By Khalid AlSabhan


Welcome to K’s Case, where the all-too fussy Khalid (that’s me!) brings down divine judgement upon places that have a certain standing in people’s minds. In other words, I go to supposedly really good, or bad, college joints and myth-bust their reputation. Case closed.


College students are always way too eager to eat at a mainstream burger place, and often overlook some of the best food places based on what they see and what they hear. And no book has been judged by its cover more than Beijing Cafe.

Beijing Cafe is one of the few places on campus known for their not-so-great reputation. But regardless, we’ll be going over the good, the bad and the ugly of Beijing’s classic Chinese dishes. At the end, we’ll come to a verdict on if it’s really as bad as the streets say.


As soon as I walked in, it felt as if I was transported to a cozy inn in rural China. Between the chattering of the customers and the waitress running around, nothing in the room betrayed the fact that we were in a bustling city in the Northeast. The place is underground and just a bit cramped, so it’s not be a fun time if you’re claustrophobic. But the general atmosphere of people talking and laughing over dinner was easy to appreciate.


My friends and I were quickly seated, the waitress was always smiling, and even though her English wasn’t perfect, she tried her hardest to make sure we had everything we needed. And our water glasses were never left unfilled.

I originally thought this would be kind of a working man’s place with lackluster quality given its appearance and reputation, but many of the customers wore Gucci and Louis Vuitton clothes, and looking at the menu only confirmed my suspicions:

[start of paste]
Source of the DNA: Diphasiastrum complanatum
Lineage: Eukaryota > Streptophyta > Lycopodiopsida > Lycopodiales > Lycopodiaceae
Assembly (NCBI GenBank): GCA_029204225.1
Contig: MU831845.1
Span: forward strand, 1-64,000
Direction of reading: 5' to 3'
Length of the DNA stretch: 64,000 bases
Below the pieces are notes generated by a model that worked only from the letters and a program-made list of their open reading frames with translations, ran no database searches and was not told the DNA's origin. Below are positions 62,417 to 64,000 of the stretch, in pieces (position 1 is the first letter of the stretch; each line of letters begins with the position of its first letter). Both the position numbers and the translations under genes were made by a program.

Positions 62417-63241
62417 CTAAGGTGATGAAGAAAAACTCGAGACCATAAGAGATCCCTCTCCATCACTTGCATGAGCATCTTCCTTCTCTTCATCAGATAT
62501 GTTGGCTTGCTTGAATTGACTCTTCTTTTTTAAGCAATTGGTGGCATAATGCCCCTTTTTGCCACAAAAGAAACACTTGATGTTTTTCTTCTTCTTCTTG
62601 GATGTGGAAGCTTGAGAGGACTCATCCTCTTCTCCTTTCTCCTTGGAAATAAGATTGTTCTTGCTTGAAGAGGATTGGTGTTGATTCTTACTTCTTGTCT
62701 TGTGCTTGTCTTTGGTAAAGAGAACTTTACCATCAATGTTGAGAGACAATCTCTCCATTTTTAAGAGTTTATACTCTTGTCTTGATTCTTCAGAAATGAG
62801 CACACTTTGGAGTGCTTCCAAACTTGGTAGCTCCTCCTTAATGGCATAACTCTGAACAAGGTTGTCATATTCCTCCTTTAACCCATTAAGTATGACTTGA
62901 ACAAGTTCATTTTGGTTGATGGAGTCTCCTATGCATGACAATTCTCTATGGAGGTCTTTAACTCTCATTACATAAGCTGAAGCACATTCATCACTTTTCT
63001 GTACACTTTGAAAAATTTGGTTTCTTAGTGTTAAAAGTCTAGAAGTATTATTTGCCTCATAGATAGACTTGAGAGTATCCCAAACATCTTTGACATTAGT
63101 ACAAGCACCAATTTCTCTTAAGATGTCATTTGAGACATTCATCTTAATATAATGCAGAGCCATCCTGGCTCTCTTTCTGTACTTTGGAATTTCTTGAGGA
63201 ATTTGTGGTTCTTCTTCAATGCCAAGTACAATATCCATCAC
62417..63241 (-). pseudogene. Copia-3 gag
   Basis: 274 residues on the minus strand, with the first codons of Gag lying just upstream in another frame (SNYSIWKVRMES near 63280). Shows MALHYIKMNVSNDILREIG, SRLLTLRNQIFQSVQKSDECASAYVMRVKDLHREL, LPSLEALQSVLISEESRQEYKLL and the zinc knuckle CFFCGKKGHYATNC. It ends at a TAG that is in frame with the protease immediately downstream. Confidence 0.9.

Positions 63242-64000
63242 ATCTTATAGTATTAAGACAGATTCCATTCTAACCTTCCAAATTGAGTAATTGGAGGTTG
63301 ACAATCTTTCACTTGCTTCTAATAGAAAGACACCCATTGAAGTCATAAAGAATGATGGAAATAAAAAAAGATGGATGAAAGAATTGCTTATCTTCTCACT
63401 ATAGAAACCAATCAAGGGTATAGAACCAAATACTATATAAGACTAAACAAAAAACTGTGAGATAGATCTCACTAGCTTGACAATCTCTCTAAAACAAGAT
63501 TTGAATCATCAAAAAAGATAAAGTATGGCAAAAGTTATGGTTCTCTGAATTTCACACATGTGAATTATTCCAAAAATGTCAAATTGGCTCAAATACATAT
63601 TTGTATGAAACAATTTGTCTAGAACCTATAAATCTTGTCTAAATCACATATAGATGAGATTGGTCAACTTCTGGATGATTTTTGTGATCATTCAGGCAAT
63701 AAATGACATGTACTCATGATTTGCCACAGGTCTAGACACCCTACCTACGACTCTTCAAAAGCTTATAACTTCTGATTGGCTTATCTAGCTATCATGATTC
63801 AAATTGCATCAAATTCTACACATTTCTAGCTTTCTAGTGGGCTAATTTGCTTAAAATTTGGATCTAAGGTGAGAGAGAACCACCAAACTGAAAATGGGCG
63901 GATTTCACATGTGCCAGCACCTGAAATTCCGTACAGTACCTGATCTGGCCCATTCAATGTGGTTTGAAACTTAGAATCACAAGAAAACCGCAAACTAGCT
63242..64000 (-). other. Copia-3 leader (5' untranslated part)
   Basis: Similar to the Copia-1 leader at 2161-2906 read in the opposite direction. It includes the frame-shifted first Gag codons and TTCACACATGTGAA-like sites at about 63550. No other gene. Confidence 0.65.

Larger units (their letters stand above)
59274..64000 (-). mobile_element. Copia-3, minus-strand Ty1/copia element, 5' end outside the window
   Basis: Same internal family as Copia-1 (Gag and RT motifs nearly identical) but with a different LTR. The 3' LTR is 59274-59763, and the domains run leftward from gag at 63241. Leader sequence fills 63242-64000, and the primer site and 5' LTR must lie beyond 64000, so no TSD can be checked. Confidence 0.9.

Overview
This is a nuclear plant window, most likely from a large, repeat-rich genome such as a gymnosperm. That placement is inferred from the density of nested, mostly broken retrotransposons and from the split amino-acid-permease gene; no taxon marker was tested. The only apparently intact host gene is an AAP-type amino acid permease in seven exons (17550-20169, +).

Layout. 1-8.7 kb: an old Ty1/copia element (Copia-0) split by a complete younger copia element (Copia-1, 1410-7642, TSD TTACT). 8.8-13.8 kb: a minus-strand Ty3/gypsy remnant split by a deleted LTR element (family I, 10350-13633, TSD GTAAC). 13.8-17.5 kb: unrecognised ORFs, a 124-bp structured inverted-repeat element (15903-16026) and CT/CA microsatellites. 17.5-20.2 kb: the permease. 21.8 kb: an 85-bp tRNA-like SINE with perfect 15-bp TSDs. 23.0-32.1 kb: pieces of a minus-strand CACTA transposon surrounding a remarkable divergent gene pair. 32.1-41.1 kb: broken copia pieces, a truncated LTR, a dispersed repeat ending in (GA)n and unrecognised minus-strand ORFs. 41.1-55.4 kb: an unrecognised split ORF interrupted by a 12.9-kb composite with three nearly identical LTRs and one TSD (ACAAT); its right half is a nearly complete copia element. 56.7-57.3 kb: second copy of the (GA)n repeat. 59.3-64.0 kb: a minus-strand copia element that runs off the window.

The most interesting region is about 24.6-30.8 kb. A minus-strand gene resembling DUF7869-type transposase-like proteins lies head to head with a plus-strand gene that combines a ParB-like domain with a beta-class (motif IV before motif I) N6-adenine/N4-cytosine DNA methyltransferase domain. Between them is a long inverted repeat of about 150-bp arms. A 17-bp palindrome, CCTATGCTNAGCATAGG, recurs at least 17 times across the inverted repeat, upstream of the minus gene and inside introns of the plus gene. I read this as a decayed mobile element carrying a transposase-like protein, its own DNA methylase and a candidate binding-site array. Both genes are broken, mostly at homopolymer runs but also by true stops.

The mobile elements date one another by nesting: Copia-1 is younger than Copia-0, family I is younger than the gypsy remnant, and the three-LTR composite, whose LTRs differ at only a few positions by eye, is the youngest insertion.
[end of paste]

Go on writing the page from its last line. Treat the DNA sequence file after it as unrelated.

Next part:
This wasn’t a very cheap place.


The cumin lamb that I ordered came within a couple of minutes, which is usually not a good sign, but it smelled so good that I had to take a bite. It was pretty OK. The meat was cooked acceptably and was pretty juicy, but it was absolutely soaked in the sauce — and it was pretty overpowering. I’d typically forgive this mistake, but the thing had a $16.95 price tag! You can’t put yourself in the center of a college campus and charge that much for subpar food.

For some reason, they served the appetizer while I was eating my main dish, so there’s that. The scallion pancakes were hot and served with a tiny bucket of soy sauce. And it was delicious. The temperature, texture, flavors and everything combined to make some very good cakes, which were well worth their $5.95 price.


I noticed a pattern when I started asking my friends what they thought about the place: they either hated a dish or loved it. Consistency is the number one thing in a restaurant, and if you can’t make your dishes consistently good across the board, you’re not going to be in the business for long.

So, is the Beijing Cafe worthy of it’s bad reputation? Verdict is…




Beijing Cafe’s problems, however, are ones that can be fixed. The menu had way too many items to perfect, and the place itself, however cozy and authentic it was, needed some rebranding.